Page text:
Risk profiling on disposals, acquisitions and swaps will routinely address reputational risk and regulator perception alongside financial risks.  Wider market and customer perceptions increasingly high on boardroom agendas.  Reputational risk and regulator perception is, at least for the time being, limiting sale of stock to operators outside of the sector although Registered Providers expect that to change gradually over time.

The concept of a deal toolkit for disposals and acquisitions based on past experience is being embraced by some of the more active Registered Providers.  Such a toolkit, whether formalised or informal, sets out the expected due diligence requirements and the issues that might arise.  This helps give corporate consistency across transactions and projects where different staff members and project teams may be involved.

Delegates still felt uncomfortable offering to warrant large amounts of information and felt they could improve their position through negotiation.

Pricing and strategy

Pricing of stock in the sector continues to vary widely.  Some Registered Providers use sophisticated pricing models that take on many different scenarios and variables, including value to would be buyers and the latent value of the stock, whilst others continue to use overly simplistic approaches.  This is driven by the varying demands of executives and boards, with some wanting just headline figures and others wanting to explore many different future scenarios.

A buyer should rationally only be prepared to pay a figure reflecting the worth of the stock to them, the concept of which is generally accepted amongst the principal Registered Providers active in the market, but not all. One issue to address is how this is calculated and then benchmarked against the traditional bases of valuation EUV-SH, MV-T and MV.

New valuation and pricing models are emerging and there was a clear desire amongst the attendees to learn and understand more.  A new basis of valuation has recently been proposed to the sector – Market Value – Social Housing (MV-SH) – and valuers are stating the method will draw on comparable evidence of historical stock rationalisation transactions rather than being purely cash flow based.  There was interesting debate around this proposal and the bank of evidence to be relied on as well as the purpose of the new basis will be used for. Commentators initially saw merit when considering pricing for stock swaps.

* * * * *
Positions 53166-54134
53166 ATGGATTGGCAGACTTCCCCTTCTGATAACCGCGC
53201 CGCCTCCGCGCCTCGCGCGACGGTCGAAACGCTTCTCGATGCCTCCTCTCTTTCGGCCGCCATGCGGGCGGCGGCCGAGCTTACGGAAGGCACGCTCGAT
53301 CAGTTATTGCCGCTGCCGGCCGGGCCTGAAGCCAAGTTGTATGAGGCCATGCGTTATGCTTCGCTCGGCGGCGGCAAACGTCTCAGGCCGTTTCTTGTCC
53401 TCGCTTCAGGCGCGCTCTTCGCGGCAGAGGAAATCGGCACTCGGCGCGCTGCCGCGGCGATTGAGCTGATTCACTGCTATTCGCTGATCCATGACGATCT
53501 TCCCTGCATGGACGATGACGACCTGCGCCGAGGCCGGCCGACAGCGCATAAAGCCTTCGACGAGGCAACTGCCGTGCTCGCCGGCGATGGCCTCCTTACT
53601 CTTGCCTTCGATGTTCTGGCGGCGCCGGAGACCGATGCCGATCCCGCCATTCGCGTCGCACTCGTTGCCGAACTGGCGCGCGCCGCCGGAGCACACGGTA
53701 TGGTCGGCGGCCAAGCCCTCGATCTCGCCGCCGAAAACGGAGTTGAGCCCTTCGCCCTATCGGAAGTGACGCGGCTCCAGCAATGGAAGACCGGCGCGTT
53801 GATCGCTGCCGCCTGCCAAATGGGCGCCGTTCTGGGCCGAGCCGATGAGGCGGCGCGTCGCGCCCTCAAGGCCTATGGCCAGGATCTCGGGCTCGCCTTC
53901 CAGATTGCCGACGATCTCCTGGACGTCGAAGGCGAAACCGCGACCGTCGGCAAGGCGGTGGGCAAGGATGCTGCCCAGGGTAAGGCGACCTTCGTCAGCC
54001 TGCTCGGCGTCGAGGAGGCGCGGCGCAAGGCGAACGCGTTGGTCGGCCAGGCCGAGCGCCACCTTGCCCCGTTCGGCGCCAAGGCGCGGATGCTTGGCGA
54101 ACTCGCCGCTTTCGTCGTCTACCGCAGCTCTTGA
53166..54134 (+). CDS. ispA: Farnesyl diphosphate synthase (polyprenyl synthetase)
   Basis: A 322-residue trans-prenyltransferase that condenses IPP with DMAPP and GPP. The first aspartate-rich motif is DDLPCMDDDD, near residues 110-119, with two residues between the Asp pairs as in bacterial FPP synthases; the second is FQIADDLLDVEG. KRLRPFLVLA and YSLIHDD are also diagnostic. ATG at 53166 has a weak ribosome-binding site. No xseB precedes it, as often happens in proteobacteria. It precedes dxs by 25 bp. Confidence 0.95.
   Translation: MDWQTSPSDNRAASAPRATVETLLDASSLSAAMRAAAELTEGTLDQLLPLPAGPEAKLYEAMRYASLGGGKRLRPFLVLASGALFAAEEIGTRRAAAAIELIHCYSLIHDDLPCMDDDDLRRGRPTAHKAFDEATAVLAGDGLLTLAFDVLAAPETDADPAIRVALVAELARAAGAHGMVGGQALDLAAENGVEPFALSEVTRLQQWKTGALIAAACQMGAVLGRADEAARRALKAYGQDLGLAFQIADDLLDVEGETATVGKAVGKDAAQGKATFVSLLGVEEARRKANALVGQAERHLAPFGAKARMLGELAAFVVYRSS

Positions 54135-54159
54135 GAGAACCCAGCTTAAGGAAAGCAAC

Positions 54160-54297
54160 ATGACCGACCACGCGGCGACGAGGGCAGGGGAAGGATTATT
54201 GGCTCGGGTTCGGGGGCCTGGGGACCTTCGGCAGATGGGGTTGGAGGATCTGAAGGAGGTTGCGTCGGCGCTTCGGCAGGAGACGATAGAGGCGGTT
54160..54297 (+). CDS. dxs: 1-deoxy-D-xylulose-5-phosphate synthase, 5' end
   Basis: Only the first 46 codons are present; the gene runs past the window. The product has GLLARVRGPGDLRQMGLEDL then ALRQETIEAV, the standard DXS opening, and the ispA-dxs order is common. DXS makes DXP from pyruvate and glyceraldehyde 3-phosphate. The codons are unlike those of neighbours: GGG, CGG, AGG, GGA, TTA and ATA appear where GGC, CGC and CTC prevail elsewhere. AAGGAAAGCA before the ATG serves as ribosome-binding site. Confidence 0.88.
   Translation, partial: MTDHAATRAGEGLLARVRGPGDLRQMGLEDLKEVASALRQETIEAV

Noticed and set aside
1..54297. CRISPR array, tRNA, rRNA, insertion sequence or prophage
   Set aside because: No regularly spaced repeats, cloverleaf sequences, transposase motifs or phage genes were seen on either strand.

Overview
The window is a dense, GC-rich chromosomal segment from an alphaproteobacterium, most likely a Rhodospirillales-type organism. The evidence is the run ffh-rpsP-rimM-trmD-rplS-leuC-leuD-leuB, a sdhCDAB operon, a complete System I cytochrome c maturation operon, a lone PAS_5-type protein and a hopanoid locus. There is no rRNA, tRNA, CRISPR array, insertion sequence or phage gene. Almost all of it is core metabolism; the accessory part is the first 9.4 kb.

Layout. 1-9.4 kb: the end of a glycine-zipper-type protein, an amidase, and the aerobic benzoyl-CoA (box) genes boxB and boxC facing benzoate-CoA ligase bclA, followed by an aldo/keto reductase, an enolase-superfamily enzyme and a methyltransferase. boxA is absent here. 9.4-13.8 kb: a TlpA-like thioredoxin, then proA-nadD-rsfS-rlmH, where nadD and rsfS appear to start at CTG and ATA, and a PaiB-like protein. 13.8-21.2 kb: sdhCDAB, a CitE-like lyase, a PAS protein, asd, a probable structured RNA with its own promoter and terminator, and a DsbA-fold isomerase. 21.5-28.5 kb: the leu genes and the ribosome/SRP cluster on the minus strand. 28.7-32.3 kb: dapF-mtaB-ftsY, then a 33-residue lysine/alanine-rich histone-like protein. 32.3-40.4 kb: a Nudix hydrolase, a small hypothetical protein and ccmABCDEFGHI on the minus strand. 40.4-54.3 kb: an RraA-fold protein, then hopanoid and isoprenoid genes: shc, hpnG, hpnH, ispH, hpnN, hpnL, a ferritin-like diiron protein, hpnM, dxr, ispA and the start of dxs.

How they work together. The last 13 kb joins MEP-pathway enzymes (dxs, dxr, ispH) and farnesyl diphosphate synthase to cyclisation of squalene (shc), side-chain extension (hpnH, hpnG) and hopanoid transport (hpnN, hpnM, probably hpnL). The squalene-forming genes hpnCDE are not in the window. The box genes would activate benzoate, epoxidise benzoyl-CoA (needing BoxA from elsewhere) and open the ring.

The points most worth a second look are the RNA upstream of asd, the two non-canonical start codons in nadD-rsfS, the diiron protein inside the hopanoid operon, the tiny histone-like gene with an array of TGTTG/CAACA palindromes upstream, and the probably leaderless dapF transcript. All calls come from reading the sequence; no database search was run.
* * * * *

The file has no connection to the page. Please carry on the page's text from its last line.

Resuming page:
The rise of a number of Registered Providers focusing on specific products and tenures is also changing the pricing and marketing strategies of stock portfolios.  Today, providers may find it easier to sell off specialist stock separately rather than working into a disposal an element that may not fit the buyer’s core focus.

One dilemma facing many providers is whether to sell to the various new entrants and for-profit Registered Providers.  Current opinion and consensus on the evening showed a keen interest to know more about others’ transactional experiences balanced with slight nervousness to sell to these organisations and outside of the sector with the fear being predominantly reputational despite potentially higher pricing.  As the number of non-traditional Registered Providers and investors in partnerships with providewrs increase and show interest in growth through acquisition of tenanted stock this will inevitably evolve.

Pricing and stock rationalisation strategies are inextricable linked.  Historically, stock rationalisation was reactive and driven by opportunity.  Today, rationalisation strategies are sophisticated and encompass geography, tenures, development objectives, local government administration together with service to residents.  Mergers naturally trigger rationalisation programmes, as geographical stock concentrations are re-focussed.

Stock rationalisation strategies and programmes are now firm boardroom agendas for Registered Provider.  Strategy and opportunity will continue to drive this market.

Will Rutter, Winckworth Sherwood and Stuart May and Rob Pratt, FFT

Contact the Author(s)

Share this article

Contact the Author(s)